PHILADELPHIA - On Thursday, a federal judge issued a new order in the decade-long enforcement of the agreement by the city of Philadelphia to end racial bias in  stops and frisks by city police officers. The order establishes a pilot program in which officers in a designated police district will first ask people engaged in petty offenses to end the activity and, if necessary, leave the area. Officers will only forcibly detain and question the person if they refuse to stop the behavior.

The city’s own data shows that nearly half of pedestrian stops are for low-level offenses, including open containers of alcohol, littering, spitting, gambling, and open smoking of marijuana, and that those stops are even more racially disparate than stops for more serious offenses.

Lawyers from the American Civil Liberties Union of Pennsylvania and the law firm Kairys Rudovsky Messing Feinberg and Lin, who represent the plaintiffs in the case, praised the order as a significant step forward in diminishing contact between police officers and residents.

“Police officers are the gateway into the criminal legal system,” said Reggie Shuford, executive director of the American Civil Liberties Union of Pennsylvania. “When officers engage a person, that person’s likelihood of entering the system goes up dramatically. And we know that, while the numbers have dropped from their peak, Philadelphia police officers still stop thousands of people every year without cause and do that disproportionately to Black people.

“This program could be a turning point in the history of this case, if the mayor and police commissioner are serious about implementing it and enforcing it.”

The pilot program will begin August 1 in police district 14, which covers areas of northwest Philadelphia, and, after a three-month run and evaluation, the plaintiffs and the city will discuss expansion to other districts and, later, to possible citywide implementation.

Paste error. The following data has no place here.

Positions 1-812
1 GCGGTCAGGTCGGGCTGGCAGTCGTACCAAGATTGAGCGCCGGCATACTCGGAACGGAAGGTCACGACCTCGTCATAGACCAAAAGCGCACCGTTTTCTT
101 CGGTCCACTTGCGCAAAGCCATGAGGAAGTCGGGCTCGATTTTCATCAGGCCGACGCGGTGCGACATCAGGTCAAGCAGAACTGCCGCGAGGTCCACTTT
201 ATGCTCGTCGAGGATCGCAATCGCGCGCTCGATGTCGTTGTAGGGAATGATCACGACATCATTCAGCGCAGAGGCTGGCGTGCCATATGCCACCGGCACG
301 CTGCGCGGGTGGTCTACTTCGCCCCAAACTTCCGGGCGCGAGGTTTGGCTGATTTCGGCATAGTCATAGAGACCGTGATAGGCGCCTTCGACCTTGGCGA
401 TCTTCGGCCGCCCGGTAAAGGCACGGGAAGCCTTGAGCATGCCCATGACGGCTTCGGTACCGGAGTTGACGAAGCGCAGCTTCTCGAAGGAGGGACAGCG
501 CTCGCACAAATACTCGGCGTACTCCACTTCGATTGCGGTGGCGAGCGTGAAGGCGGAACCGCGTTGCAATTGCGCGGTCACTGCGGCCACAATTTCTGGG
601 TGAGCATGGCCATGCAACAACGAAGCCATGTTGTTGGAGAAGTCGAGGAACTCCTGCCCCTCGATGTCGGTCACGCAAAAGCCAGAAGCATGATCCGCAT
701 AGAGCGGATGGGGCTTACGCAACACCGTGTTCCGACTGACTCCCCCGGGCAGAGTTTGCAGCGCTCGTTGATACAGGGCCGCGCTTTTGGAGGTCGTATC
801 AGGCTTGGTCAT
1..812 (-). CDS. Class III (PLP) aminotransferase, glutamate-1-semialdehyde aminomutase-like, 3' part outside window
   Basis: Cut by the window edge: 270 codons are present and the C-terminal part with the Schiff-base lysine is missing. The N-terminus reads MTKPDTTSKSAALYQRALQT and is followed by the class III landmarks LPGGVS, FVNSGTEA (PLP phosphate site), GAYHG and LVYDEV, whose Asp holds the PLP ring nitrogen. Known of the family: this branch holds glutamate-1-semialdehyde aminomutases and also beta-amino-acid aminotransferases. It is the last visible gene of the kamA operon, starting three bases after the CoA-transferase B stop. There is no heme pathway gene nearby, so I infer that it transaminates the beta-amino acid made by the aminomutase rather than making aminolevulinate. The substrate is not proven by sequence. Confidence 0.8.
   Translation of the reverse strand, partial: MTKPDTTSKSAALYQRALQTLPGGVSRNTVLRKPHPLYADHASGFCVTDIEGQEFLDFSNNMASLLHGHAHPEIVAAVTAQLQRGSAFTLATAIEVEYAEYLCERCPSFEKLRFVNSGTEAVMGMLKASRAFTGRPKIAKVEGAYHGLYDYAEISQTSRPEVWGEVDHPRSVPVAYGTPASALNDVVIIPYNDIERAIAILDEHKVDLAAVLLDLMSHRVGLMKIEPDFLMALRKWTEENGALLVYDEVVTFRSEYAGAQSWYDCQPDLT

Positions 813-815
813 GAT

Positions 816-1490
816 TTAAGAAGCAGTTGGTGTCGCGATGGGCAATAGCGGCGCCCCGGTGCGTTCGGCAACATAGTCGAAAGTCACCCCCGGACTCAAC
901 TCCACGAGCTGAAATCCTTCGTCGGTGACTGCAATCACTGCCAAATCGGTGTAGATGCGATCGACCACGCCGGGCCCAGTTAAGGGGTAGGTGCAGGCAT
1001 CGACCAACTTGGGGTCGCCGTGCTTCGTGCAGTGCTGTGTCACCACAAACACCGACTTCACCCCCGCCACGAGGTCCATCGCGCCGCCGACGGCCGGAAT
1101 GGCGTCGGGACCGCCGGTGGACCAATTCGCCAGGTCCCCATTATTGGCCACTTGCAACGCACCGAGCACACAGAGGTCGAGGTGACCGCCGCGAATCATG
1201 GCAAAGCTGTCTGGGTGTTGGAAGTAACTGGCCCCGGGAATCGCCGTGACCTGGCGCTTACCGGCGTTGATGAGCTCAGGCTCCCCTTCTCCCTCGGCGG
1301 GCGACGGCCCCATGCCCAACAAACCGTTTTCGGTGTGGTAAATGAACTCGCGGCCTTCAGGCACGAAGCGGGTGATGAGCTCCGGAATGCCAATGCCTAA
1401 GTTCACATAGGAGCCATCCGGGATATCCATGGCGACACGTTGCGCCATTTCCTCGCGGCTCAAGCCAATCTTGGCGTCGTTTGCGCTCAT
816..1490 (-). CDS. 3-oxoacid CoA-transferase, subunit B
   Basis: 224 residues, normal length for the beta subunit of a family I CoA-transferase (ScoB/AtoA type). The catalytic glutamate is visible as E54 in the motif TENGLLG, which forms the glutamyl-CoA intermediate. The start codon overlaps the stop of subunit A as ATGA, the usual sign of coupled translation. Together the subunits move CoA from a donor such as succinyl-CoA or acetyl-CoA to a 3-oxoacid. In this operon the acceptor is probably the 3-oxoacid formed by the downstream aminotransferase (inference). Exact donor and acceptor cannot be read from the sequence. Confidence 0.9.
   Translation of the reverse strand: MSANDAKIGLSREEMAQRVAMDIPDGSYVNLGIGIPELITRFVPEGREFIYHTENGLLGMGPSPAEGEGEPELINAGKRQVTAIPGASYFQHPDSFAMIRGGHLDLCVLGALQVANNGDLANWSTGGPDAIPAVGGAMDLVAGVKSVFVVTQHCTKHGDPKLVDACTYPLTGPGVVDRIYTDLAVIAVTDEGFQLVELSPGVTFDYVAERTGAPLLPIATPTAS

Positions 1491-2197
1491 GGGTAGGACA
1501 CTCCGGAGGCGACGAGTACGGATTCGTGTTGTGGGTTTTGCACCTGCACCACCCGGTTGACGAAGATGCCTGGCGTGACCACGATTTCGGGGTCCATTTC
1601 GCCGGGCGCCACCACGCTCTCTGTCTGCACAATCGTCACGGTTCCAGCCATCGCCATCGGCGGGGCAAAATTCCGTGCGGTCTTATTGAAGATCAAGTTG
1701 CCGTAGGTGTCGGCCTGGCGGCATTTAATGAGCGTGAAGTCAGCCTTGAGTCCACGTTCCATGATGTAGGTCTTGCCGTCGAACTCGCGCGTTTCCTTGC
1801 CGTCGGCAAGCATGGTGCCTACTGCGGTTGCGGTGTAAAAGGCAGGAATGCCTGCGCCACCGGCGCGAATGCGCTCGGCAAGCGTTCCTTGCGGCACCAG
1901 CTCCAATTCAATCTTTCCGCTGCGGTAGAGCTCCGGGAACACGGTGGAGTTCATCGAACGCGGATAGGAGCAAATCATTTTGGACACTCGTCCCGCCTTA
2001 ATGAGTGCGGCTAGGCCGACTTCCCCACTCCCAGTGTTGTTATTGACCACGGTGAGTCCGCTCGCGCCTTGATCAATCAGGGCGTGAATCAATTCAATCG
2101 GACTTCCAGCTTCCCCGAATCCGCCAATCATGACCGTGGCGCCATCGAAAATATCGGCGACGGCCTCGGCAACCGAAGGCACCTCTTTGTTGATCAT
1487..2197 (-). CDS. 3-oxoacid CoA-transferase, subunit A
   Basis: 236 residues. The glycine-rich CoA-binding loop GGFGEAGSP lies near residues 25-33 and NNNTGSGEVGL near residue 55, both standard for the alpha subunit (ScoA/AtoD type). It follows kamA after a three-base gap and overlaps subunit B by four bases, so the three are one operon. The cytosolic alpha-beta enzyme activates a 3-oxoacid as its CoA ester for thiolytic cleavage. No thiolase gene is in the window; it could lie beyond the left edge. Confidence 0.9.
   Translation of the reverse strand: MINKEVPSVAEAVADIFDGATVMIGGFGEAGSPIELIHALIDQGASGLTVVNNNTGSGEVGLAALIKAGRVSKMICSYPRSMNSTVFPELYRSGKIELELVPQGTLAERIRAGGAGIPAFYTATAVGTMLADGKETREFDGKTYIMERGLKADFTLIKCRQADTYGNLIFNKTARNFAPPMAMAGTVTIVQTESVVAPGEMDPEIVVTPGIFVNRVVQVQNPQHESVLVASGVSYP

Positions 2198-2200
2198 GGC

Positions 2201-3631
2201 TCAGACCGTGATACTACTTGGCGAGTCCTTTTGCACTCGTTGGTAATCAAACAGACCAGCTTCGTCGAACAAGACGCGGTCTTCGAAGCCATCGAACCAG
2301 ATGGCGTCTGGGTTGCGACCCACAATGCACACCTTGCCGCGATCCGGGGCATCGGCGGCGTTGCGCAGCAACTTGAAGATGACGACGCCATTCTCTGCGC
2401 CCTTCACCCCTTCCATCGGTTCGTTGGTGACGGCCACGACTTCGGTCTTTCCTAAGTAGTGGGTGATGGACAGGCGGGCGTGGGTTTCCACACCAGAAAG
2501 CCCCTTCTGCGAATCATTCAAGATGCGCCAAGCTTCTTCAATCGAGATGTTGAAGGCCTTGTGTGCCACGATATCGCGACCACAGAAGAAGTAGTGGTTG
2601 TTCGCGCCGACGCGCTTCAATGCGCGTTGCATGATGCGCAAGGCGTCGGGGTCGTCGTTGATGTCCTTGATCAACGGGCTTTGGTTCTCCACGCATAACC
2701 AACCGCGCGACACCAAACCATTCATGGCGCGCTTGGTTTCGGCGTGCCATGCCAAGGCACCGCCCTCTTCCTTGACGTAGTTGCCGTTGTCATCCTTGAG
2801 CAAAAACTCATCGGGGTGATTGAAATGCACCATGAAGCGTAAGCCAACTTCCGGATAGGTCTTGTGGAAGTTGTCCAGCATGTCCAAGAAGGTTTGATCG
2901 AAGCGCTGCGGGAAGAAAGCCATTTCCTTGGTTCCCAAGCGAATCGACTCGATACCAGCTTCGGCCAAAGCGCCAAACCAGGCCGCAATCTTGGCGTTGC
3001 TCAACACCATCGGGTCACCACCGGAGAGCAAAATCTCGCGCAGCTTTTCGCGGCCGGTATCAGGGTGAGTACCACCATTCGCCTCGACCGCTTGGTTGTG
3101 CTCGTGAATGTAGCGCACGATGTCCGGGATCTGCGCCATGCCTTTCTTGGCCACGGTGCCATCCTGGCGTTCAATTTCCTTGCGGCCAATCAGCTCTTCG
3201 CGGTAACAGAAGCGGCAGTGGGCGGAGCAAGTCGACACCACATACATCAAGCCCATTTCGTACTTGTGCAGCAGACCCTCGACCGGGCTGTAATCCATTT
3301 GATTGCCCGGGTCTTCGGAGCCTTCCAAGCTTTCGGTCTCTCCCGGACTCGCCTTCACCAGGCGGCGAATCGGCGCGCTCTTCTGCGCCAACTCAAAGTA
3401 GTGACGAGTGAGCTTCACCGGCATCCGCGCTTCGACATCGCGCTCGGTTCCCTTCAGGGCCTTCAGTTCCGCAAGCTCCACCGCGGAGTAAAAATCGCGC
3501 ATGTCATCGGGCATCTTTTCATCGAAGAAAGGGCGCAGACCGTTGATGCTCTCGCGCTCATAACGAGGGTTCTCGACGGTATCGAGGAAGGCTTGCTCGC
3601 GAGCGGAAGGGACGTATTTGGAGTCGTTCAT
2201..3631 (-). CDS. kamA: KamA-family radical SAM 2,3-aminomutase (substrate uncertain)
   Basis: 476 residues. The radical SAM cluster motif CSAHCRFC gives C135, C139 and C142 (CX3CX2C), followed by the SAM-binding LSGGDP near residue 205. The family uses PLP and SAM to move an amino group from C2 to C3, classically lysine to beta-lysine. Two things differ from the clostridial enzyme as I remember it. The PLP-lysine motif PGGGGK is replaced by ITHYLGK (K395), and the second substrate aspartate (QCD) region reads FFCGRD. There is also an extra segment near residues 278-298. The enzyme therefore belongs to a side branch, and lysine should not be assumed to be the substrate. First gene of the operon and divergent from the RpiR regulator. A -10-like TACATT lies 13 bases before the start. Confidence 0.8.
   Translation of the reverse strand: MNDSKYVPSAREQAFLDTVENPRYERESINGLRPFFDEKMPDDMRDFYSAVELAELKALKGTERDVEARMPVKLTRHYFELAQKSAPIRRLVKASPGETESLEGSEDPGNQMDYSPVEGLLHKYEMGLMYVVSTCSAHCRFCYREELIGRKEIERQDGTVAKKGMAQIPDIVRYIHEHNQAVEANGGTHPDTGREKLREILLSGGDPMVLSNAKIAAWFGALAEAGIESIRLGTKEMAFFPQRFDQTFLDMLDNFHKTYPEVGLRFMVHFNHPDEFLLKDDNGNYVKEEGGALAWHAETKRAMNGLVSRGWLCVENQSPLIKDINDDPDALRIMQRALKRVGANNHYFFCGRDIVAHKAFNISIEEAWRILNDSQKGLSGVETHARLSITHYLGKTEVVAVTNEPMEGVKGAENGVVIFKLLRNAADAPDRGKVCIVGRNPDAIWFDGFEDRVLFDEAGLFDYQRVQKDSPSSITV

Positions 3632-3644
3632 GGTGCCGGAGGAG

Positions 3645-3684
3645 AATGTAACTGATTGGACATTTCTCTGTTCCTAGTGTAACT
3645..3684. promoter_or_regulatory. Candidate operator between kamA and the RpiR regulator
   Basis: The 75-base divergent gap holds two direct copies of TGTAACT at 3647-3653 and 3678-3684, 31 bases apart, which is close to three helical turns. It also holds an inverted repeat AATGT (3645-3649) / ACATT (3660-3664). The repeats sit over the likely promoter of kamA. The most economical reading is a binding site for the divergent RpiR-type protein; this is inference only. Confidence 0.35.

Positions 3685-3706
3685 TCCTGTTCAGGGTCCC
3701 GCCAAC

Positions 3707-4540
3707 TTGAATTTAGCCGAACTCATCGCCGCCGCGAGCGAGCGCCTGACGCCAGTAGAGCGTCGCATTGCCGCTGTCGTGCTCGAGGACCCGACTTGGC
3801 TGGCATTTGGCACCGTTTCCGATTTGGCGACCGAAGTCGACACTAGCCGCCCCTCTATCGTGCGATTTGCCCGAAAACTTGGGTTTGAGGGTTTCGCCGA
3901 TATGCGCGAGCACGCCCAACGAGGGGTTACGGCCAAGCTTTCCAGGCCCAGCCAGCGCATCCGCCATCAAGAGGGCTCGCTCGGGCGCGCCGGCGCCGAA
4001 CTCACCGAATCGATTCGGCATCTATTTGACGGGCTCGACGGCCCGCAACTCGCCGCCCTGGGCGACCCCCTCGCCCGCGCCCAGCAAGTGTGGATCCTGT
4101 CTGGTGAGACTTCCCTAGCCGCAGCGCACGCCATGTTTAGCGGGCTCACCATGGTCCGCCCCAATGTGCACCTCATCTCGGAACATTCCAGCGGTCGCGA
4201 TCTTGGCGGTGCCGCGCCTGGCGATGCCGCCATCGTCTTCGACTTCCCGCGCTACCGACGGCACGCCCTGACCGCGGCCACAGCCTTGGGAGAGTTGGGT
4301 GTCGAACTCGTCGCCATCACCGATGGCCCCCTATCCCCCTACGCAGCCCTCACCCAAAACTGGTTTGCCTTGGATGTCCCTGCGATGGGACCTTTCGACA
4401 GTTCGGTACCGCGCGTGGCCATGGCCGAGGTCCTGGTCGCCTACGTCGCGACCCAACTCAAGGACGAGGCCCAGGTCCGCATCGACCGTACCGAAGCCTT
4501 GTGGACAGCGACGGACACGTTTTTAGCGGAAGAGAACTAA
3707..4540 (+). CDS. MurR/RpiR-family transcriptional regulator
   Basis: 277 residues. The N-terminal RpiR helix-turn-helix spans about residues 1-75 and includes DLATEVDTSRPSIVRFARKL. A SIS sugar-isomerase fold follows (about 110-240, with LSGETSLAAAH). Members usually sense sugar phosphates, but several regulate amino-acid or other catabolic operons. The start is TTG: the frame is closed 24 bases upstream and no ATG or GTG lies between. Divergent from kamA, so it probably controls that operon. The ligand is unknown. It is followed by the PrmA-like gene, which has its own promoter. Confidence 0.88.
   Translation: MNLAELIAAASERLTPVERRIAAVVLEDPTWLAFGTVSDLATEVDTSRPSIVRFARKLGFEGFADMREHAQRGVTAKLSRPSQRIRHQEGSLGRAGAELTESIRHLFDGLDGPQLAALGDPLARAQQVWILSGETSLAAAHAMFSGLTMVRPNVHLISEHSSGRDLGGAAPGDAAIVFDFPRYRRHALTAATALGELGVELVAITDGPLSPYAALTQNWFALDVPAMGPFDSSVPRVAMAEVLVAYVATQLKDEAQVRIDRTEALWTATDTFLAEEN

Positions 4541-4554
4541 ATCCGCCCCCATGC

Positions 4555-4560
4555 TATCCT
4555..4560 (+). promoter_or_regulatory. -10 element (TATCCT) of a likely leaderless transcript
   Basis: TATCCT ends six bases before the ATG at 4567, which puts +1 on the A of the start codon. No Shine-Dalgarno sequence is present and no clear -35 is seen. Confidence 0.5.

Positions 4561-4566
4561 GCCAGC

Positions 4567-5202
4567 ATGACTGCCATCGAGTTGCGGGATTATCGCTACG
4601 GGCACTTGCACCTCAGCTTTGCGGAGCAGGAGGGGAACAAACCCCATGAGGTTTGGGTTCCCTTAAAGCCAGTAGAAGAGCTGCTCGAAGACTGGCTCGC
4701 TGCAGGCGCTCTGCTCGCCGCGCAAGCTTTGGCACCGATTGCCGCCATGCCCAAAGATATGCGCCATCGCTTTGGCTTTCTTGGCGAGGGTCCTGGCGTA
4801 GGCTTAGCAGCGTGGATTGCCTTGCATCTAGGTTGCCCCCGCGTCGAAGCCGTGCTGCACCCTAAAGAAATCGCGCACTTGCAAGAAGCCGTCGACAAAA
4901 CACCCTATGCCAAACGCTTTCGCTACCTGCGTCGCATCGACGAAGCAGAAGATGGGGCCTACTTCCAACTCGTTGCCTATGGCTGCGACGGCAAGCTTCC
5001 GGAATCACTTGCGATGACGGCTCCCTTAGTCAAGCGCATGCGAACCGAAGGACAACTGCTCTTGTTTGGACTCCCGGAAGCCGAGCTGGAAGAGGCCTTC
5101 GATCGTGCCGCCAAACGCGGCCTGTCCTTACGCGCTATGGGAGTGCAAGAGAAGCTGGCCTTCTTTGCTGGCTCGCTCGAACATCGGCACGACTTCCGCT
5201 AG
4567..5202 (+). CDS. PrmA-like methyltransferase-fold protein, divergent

The court’s order also includes a program for monitoring racial disparities in pedestrian stops and frisks by individual officers and their commanders, and the development of an accountability and discipline system of those who engage in racially biased stops and frisks. The police department will designate “accountability officers” to monitor stops and frisks and racial disparities in five designated police districts and will provide annual training and random audits of body-worn camera footage, to compare to information documented by officers.

The city and the plaintiffs’ counsel agreed to the main provisions of the order.

David Rudovsky, one of the lawyers for the plaintiffs also praised Judge Padova’s order as a significant remedial measure for a long history of racially disparate stop and frisk practices and stated that “both the pilot project and the mandate for meaningful accountability measures for racially biased policing are critical steps on the path towards racially equitable policing in Philadelphia.”

The case, Bailey et al. v. City of Philadelphia et al., was filed in 2010 on behalf of ten Black and Latinx men who were stopped by Philadelphia police officers based solely on their race. In 2011, the city and the plaintiffs agreed to a settlement in which the city collects and reports data on officers’ rationale for stops and frisks and the race of the people who are stopped and frisked. Both parties submit annual reports to the court reporting and analyzing that data.

While the actual number of stops of pedestrians has dropped significantly from their peak, stops and frisks in violation of people’s constitutional rights continue. In the 2020 report, which examined data from the last two quarters of 2019, 16 percent of stops and 32 percent of frisks occurred without reasonable suspicion that the person committed a crime. Black Philadelphians were also more likely to be stopped on the basis of race, particularly in police districts with a smaller Black population than the white population.

A copy of today’s order and other documents related to the case are available at